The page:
- active strength or force.
- healthy physical or mental energy or power; vitality.
- energetic activity; energy; intensity: The economic recovery has given the country a new vigor.
- force of healthy growth in any living matter or organism, as a plant.
- active or effective force, especially legal validity.
Origin of vigor
Synonyms for vigor
Examples from the Web for vigour
Contemporary Examples of vigour
Vibration promotes life and vigour, strength and beauty...Vibrate Your Body and Make It Well.'Hysteria' and the Long, Strange History of the Vibrator
April 27, 2012
Historical Examples of vigour
Thereupon hostilities were resumed with vigour on both sides.Stories from Thucydides
H. L. Havell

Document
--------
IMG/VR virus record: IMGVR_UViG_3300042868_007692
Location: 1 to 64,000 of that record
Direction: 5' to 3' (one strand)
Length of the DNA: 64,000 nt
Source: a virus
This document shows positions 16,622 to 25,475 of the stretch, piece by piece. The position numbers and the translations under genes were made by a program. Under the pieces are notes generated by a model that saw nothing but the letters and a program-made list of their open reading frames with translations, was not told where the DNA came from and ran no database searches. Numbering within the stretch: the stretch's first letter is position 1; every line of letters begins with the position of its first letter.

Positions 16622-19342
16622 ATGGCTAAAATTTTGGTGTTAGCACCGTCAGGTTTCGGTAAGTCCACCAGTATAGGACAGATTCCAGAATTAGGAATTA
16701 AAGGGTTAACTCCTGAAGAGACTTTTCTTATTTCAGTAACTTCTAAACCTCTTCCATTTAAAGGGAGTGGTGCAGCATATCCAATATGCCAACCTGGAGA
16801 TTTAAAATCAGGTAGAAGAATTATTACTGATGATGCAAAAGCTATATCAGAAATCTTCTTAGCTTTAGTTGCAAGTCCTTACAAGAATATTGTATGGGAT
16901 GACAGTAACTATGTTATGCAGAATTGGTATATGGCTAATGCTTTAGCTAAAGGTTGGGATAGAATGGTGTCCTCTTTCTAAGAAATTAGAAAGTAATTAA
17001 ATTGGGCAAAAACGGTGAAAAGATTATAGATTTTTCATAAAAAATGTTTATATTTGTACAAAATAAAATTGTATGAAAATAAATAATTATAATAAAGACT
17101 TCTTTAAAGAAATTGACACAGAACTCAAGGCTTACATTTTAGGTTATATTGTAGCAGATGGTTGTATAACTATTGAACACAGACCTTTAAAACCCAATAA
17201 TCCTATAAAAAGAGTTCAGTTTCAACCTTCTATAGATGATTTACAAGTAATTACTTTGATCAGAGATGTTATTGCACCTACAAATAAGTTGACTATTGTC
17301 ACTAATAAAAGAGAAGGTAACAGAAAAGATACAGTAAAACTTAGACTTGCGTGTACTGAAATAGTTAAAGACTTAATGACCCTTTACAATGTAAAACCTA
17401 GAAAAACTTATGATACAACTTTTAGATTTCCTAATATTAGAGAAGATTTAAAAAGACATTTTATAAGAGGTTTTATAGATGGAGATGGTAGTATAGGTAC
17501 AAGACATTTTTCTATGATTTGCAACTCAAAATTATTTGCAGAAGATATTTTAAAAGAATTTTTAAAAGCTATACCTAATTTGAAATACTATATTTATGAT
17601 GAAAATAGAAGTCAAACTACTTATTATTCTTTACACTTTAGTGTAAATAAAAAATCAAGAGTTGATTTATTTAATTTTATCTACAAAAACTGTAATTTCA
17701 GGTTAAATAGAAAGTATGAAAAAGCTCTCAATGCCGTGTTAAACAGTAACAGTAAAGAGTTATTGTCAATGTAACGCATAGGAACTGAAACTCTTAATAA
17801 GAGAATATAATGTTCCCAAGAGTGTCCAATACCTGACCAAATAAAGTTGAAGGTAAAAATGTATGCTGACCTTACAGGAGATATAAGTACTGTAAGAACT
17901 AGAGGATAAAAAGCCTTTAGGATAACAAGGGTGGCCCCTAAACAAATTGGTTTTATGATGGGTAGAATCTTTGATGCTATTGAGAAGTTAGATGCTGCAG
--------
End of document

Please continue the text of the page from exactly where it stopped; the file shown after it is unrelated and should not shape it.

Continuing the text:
That they should have held their own is a splendid tribute to the vigour of our race.The Story of the Malakand Field Force
Sir Winston S. Churchill
The vigour and promptness of these measures cannot be too highly extolled.The Mudfog and Other Sketches
They are full of energy and vigour, even to an advanced age.The Truth About Woman
C. Gasquoine Hartley
His wife, to whom he was greatly attached, died in the prime and vigour of life.
- exuberant and resilient strength of body or mind; vitality
- substantial effective energy or forcethe vigour of the tempest
- forcefulness; intensitythe vigour of her complaints
- the capacity for survival or strong healthy growth in a plant or animalhybrid vigour
- the most active period or stage of life, manhood, etc; prime
- mainly US legal force or effectiveness; validity (esp in the phrase in vigour)
Word Origin for vigour
Word Origin and History for vigour
c.1300, from Anglo-French vigour, Old French vigor, from Latin vigorem (nominative vigor) "liveliness, activity, force," from vigere "be lively, flourish, thrive," from PIE *wog-/*weg- "be lively or active" (see vigil).
Idioms and Phrases with vigour
see vim and vigor.